task_bind_exception_port - Bind to, or unbind from, the exception port corresponding to a given job, process, thread, or the system exception port.


#include <magenta/syscalls.h>

mx_status_t mx_task_bind_exception_port(mx_handle_t object, mx_handle_t eport,
                                          uint64_t key, uint32_t options);


task_bind_exception_port() is used to bind (or unbind) a port to the exception port of a job, process, thread, or the system exception port.

To bind to the system exception port pass MX_HANDLE_INVALID for object.

eport is an IO port created by mx_port_create. The same IO port can be bound to multiple objects.

key is passed back in exception reports, and is part of the port message protocol.

When a port is bound to the exception port of an object it participates in exception processing. See below for how exceptions are processed.


To unbind from an exception port pass MX_HANDLE_INVALID for eport. This will remove the exception port from object and eport will no longer participate in exception processing for object.

To unbind from the system exception port pass MX_HANDLE_INVALID for object.

The exception port will unbind automatically if all handles to eport are closed while it is still bound.

A thread may be currently waiting for a response from the program that bound eport when it is unbound. There are two choices for what happens to the thread:

  • Have exception processing continue as if eport had never been bound. This is the default behavior.

  • Have the thread continue to wait for a response from the same kind of exception port as eport. This is done by passing MX_EXCEPTION_PORT_UNBIND_QUIETLY in options when unbinding eport. This option is useful, for example, when a debugger wants to detach from the thread's process, but leave the thread in stasis waiting for an exception response.

Exception processing

When a thread gets an exception it is paused while the kernel processes the exception. The kernel looks for bound exception ports in a specific order and if it finds one an “exception report” is sent to the bound port. Then when the “exception handler” that bound the port is finished processing the exception it “resumes” the thread with the task_resume() system call.

Resuming the thread can be done in either of two ways:

  • Resume execution of the thread as if the exception has been resolved. If the thread gets another exception then exception processing begins again anew.

  • Resume exception processing, marking the exception as “unhandled”, giving the next exception port in the search order a chance to process the exception.

Exception reports are messages sent through the port with a specific format defined by the port message protocol. The packet contents are defined by the mx_exception_packet_t type defined in magenta/syscalls/port.h.

Exception search order

Exception ports are searched in the following order:

  • Debugger - The debugger exception port is associated with processes, and is for things like gdb. To bind to the debugger exception port pass MX_EXCEPTION_PORT_DEBUGGER in options when binding an exception port to the process. There is only one debugger exception port per process.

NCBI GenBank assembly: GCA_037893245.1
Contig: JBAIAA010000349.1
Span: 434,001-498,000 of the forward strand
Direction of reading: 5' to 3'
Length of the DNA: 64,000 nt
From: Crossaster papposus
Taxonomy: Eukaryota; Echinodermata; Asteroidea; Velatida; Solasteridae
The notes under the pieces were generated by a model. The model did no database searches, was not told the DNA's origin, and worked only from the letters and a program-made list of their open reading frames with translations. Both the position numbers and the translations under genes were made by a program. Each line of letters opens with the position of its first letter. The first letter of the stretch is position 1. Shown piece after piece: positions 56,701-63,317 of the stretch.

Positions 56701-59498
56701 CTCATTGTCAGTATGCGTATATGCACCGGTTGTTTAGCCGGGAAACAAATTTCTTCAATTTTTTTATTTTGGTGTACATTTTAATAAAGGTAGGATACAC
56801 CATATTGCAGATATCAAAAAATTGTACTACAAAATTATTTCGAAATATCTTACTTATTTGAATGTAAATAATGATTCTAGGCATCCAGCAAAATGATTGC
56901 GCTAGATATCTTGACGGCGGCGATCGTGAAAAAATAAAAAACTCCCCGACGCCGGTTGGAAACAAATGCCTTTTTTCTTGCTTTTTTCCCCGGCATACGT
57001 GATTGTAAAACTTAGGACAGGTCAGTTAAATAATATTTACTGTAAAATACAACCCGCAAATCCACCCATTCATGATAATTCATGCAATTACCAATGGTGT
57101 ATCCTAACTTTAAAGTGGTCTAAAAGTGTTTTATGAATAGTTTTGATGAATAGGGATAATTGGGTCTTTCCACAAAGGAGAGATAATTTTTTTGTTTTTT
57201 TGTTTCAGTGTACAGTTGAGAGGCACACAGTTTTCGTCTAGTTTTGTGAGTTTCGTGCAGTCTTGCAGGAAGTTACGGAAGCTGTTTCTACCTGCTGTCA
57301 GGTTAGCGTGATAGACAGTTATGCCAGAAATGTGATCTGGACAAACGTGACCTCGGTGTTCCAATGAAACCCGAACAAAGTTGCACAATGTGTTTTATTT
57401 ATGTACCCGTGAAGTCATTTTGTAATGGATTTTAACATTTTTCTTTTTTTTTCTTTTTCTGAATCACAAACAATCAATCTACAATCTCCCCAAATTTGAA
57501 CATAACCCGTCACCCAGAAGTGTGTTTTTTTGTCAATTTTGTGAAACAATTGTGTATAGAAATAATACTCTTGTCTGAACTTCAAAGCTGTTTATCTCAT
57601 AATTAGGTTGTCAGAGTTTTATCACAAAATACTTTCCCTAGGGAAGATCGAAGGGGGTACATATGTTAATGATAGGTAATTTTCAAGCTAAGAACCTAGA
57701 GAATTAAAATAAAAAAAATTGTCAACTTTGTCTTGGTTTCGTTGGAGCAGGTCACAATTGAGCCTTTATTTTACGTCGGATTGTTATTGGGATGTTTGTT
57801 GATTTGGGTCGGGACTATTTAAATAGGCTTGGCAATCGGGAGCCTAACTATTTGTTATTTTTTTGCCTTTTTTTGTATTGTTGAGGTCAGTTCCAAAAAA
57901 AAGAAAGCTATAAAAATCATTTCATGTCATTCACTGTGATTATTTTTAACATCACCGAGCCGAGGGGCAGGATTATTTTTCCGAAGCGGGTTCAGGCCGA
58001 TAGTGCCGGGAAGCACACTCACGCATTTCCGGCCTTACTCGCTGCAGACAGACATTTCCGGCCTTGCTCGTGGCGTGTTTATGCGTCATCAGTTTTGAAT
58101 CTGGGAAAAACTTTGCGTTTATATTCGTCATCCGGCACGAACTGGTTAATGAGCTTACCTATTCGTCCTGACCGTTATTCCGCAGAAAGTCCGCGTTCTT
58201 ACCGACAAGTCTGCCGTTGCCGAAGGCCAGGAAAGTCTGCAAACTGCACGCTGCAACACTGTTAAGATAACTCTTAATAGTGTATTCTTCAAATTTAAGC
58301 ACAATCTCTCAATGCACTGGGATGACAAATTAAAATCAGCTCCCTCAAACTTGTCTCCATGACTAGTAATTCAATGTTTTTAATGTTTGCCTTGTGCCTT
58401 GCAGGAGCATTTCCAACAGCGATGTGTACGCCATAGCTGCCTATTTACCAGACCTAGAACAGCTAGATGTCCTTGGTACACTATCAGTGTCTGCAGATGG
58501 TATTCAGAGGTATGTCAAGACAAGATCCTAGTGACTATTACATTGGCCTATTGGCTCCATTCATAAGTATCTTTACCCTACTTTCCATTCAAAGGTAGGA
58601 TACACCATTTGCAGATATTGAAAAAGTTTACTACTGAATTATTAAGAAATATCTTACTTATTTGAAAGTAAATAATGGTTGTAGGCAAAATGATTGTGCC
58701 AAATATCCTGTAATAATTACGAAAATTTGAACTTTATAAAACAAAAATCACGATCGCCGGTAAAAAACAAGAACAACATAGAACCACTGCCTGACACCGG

• Thread - This is for exception ports bound directly to the thread. There is only one thread exception port per thread.

  • Process - This is for exception ports bound directly to the process. There is only one process exception port per process.

  • Job - This is for exception ports bound to the process‘s job. Note that jobs have a hierarchy. First the process’s job is searched. If it has a bound exception port then the exception is delivered to that port. If it does not have a bound exception port, or if the handler returns MX_RESUME_TRY_NEXT, then that job's parent job is searched, and so on right up to the root job.

  • System - This is the last port searched and gives the system a chance to process the exception before the kernel kills the process.

If no exception port handles the exception then the kernel finishes exception processing by killing the process.

Types of exceptions

At a high level there are two types of exceptions: architectural and synthetic. Architectural exceptions are things like a segment fault (e.g., dereferencing the NULL pointer) or executing an undefined instruction. Synthetic exceptions are things like thread start and stop notifications.

Exception types are enumerated in the mx_excp_type_t enum defined in magenta/syscalls/exception.h.


task_bind_exception_port() returns MX_OK on success. In the event of failure, a negative error value is returned.


MX_ERR_BAD_HANDLE object is not a valid handle, or eport is not a valid handle. Note that when binding/unbinding to the system exception port object is MX_HANDLE_INVALID. Also note that when unbinding from an exception port eport is MX_HANDLE_INVALID.

MX_ERR_WRONG_TYPE object is not that of a job, process, or thread, and is not MX_HANDLE_INVALID, or eport is not that of a port and is not MX_HANDLE_INVALID.

MX_ERR_INVALID_ARGS A bad value has been passed in options.

MX_ERR_NO_MEMORY (temporary) out of memory failure.


port_create. port_wait. task_resume.